I do plan and hope to return to blogging more often in the months to come. I suspect that my posts may become more personal—more about myself and less about the world at large. I have no doubt that I will return to social activism from time to time, and hopefully in a bigger way in the future, but for now, I am giving myself permission to focus on my own world.

If I could have been an altar girl, maybe this never would have happened.

My best friend from high school asked me in the comments on the Faitheist post about the catalyst that moved a former Catholic to atheism.  I haven’t really told that story yet – so I thought I’d bring it out of the comments and make it a separate post.

I wish I could point to something specific, but to be honest there isn’t one thing. I questioned the Catholic dogma pretty early on, and no one was willing to take on my questions. The Catholic Church is not exactly a great place to argue whether animals are capable of love (the Catholics say no), whether it is important to memorize the Ten Commandments in order (I refuse to believe that matters), why girls can’t serve on the altar during Mass (a practice that has changed in some parishes) or whether homosexuality is really wrong. And yes, as a kid I found all of those discrepancies between my own beliefs and the Catholic church to be equally important.

The truth is that I don’t think I’ve ever really believed in God, as much as I wanted to at times. There is a lot that I love about religion and spirituality as a matter of ceremony, structure and discipline – but as much as I tried, I always felt like I was just playing along.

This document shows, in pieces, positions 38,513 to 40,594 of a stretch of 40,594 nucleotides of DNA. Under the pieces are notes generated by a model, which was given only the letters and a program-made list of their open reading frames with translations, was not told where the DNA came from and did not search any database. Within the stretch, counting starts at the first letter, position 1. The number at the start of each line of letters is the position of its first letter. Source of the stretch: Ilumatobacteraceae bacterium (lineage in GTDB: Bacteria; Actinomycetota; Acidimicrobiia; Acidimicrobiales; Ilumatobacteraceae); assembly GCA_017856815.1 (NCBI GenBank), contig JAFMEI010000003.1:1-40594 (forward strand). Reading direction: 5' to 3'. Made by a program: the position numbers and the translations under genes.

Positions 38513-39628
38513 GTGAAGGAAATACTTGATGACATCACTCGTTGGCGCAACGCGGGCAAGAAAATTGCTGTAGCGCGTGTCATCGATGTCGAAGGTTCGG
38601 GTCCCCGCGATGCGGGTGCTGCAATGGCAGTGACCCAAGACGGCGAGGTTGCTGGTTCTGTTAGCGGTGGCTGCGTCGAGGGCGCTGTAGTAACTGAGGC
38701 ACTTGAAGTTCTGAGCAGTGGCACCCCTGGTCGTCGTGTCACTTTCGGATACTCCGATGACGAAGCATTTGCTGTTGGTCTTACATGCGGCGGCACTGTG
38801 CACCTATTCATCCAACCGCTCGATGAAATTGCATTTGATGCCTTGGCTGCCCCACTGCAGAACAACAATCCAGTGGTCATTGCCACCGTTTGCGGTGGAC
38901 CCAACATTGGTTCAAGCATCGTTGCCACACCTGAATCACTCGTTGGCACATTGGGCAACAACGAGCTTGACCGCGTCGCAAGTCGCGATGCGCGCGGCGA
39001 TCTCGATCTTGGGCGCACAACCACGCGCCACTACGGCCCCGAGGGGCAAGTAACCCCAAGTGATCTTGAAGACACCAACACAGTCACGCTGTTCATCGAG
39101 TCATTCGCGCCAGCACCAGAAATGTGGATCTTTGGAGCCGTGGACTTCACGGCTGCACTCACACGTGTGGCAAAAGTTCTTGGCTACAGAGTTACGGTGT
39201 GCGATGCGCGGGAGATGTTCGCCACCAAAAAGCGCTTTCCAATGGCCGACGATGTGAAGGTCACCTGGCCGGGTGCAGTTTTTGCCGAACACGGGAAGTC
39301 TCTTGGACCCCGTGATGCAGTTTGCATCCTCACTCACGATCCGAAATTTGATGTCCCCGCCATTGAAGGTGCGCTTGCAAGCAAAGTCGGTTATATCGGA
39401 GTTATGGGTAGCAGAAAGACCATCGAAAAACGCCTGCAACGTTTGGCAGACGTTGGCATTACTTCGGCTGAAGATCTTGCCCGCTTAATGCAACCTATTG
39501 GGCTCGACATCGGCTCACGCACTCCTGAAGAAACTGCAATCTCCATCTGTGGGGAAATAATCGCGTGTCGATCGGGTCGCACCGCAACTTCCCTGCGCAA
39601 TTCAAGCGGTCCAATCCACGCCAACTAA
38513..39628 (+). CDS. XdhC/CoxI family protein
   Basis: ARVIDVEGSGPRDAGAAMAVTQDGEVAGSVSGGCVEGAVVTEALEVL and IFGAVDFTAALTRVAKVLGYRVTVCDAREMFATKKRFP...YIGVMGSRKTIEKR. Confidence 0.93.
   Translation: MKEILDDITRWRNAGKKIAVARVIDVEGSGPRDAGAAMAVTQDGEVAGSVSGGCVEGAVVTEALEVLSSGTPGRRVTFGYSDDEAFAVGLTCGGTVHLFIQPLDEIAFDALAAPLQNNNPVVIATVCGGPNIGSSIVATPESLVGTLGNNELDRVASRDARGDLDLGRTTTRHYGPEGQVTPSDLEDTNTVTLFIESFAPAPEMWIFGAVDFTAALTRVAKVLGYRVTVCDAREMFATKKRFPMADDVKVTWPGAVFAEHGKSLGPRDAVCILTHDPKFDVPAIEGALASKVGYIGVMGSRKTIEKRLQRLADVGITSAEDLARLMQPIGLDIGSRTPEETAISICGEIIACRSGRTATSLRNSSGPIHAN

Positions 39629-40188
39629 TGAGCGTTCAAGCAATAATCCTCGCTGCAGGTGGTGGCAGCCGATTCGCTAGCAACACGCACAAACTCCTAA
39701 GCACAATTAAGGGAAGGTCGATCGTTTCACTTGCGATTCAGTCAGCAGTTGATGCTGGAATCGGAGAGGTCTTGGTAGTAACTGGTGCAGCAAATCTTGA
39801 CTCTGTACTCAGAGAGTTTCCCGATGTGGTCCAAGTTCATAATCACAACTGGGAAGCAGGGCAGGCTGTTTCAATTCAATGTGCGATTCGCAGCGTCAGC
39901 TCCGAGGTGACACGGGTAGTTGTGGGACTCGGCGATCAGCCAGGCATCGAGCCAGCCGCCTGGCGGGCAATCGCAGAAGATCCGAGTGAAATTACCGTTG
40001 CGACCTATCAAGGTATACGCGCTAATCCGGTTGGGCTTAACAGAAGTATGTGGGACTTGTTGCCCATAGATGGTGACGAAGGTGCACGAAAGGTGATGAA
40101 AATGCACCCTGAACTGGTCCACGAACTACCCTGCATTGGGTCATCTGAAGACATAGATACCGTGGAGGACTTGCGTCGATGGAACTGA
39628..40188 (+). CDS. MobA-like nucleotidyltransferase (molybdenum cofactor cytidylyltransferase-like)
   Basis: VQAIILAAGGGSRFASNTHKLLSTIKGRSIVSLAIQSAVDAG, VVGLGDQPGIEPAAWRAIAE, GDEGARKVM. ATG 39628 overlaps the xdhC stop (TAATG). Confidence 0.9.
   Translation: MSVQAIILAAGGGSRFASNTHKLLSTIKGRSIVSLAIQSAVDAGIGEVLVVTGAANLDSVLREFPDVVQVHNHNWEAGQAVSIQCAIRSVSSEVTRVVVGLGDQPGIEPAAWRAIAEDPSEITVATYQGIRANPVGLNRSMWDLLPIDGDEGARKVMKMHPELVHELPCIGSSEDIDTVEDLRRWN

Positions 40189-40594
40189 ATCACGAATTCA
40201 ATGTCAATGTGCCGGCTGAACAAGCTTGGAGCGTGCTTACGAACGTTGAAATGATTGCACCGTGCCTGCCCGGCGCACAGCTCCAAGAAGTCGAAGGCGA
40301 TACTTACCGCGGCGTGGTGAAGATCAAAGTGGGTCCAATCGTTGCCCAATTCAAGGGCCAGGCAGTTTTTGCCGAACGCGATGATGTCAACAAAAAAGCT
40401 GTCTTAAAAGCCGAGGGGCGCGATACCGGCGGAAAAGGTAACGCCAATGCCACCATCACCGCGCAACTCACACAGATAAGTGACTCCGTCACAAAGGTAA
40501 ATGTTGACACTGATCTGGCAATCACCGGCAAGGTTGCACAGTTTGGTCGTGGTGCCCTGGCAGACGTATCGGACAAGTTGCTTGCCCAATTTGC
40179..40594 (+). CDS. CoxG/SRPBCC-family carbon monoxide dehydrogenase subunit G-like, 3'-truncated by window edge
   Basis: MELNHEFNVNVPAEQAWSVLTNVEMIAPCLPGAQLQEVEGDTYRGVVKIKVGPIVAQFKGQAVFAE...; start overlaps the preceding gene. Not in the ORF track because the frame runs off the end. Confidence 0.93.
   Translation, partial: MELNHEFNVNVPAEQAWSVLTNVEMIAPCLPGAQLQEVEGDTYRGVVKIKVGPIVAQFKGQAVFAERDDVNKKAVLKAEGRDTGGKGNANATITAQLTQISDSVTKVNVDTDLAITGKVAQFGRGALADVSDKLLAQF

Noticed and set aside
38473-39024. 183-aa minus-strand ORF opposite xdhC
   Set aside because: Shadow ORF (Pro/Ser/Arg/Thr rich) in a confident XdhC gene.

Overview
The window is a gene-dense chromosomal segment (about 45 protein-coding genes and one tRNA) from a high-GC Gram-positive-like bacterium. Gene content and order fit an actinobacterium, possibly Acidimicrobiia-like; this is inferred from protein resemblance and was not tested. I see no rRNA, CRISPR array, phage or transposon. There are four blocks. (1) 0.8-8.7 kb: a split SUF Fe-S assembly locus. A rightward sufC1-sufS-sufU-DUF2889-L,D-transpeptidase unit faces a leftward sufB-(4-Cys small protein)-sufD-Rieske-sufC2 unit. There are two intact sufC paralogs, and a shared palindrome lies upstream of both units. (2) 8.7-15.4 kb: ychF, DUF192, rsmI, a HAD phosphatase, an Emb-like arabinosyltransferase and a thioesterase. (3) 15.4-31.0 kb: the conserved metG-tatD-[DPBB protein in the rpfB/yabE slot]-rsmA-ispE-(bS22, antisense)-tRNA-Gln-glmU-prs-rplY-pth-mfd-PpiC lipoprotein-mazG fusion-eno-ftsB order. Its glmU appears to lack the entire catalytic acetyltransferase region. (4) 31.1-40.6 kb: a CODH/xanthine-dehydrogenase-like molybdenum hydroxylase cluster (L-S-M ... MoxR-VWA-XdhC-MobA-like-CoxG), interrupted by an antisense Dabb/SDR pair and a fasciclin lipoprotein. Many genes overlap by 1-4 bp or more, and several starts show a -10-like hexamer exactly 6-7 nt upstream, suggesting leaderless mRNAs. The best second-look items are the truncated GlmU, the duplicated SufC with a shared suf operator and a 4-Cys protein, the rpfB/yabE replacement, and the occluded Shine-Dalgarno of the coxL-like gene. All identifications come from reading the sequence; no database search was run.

Within the past ten years or so, I have gone through this period of being really angry at “religion” for the hate and rhetoric that tears our country apart. Interestingly, I never blamed Islam for terrorism – but I blamed Christianity for homophobia, racism and misogyny. And in the end, it’s all just misplaced blame.

The word “atheist” scared me for a long time – because it scares so many other people. But one day I just decided that I was tired of dancing around the word. It was true, so I was going to own it. (I have a few very close friends who are atheists, and they owned it first.) But I knew that if I was going to use that word, I needed to be educated and articulate about why. So I started to read a lot about religion. (The Evolution of God is a fantastic book. The author, Robert Wright, is not an atheist, but it’s a wonderful historical view of God. I have a list of other resources that are great, if you are interested in reading more on the history of religion.) The more I read, the less I blamed religion for all that is wrong with the world, and realized that it might just be religion that will ultimately be able to repair some of the wrongs.

Where am I now? I love thinking about God and religion from a historical and social perspective. I can’t deny the impact that the idea of God has had and continues to have on society. More importantly, I have no desire to change anyone else’s mind about their belief in God. If that belief is something that helps you to structure your life, educate your children to be wonderful people and gives you a stable, strong community – go for it. I’m just not going to be playing along.